Death is hard. I do not have any fancy words to describe the “hardness.” It’s just hard. Recently, I went to a wake for a young woman, who was well-known in our community. Although I knew it would bring up some emotions for me, I wanted to go to the wake to support the family. In high school, the young woman’s mom supported me as I applied to colleges and prepared for the SAT’s. Her mom is a strong Black, Christian woman who encouraged young people to pursue their aspirations. So, when I heard her daughter passed away, I knew that I would have to go to the wake or funeral. I also knew that it would remind me of my parents’ grief and of my own grief. It would make think about my sister who died at a young age from a long-term illness.
Emotionally, I am much better than I was when my sister first died. God’s love soothed me while my heart bled. But I still have grief moments. There are certain songs, days, or movies that make me think about her. The wake brought up emotions that I did not want to think about. I wanted to put my emotions in a box, wrap the box up and send it away. But I cannot hide from my emotions. I have to allow God to soothe me. At times, I can be a stubborn woman who thinks it is better to be strong than to weak. I cannot be strong on my own, as the Bible tells me that God is my strength!
In my grief moments, I can look to God even when I want the moment to just go away. I am also glad that I can talk to my parents and friends about how I feel. In the end, I believe that God is in control, but it can feel complicated when a young person dies. I think about everything that person could have been. Actually, I had this same conversation with my mom about my sister. We were talking about what she could have done or who she could have married if she had not been sick. My sister was a fashionista and she could have been a model or a fashion designer. She was beautiful and kind. I know that she would have been a wonderful mother if she had children.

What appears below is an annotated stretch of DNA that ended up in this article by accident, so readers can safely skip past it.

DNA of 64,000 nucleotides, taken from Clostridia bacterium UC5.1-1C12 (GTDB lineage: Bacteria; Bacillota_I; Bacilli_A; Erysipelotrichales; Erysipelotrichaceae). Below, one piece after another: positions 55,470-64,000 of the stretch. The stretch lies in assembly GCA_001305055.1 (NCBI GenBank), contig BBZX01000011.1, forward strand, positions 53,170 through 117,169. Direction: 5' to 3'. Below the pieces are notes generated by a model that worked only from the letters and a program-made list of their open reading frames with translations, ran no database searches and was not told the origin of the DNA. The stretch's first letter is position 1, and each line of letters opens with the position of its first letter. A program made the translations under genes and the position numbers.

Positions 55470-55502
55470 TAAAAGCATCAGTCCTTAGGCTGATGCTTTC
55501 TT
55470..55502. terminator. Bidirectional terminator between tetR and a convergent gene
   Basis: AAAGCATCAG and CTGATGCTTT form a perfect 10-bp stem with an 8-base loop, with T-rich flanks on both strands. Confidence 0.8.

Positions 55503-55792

As hard as grief can be, the emotion has taught me some lessons. Before my sister’s death, I was sympathetic when someone’s loved one died. Now, I have empathy. I think about all of the emotions that the individual or family is experiencing as they deal with their loss. Their loss makes me think about my loss. My loss brings me to God.
When my sister first died, one of the cds that I listened to was Steven Curtis Chapman’s “Beauty WIll Rise.” His cd was on repeat as I screamed and cried. I have said it before, but music always comforts me. God knows that music is like medicine for my heart.
Chapman has experience with grief as he lost his own daughter in a tragic accident. Chapman is real with God as he details his grief. He has questions and pain, but he has faith as well.
I love his song “Beauty Will Rise,” and I can relate to the following verses:
“It was the day the world went wrong
I screamed til my voice was gone
And watched through the tears as everything
came crashing down
Slowly panic turns to pain
As we awake to what remains
and sift through the ashes that are left
But buried deep beneath
All our broken dreams
we have this hope:
Out of these ashes… beauty will rise
and we will dance among the ruins
We will see Him with our own eyes
Out of these ashes… beauty will rise
For we know, joy is coming in the morning…
in the morning, beauty will rise”
In all realness, grief is miserable! But God is present through the loss of a loved one. For the family of the young woman that I mentioned earlier, I pray that God’s comfort will be so real and close to them.
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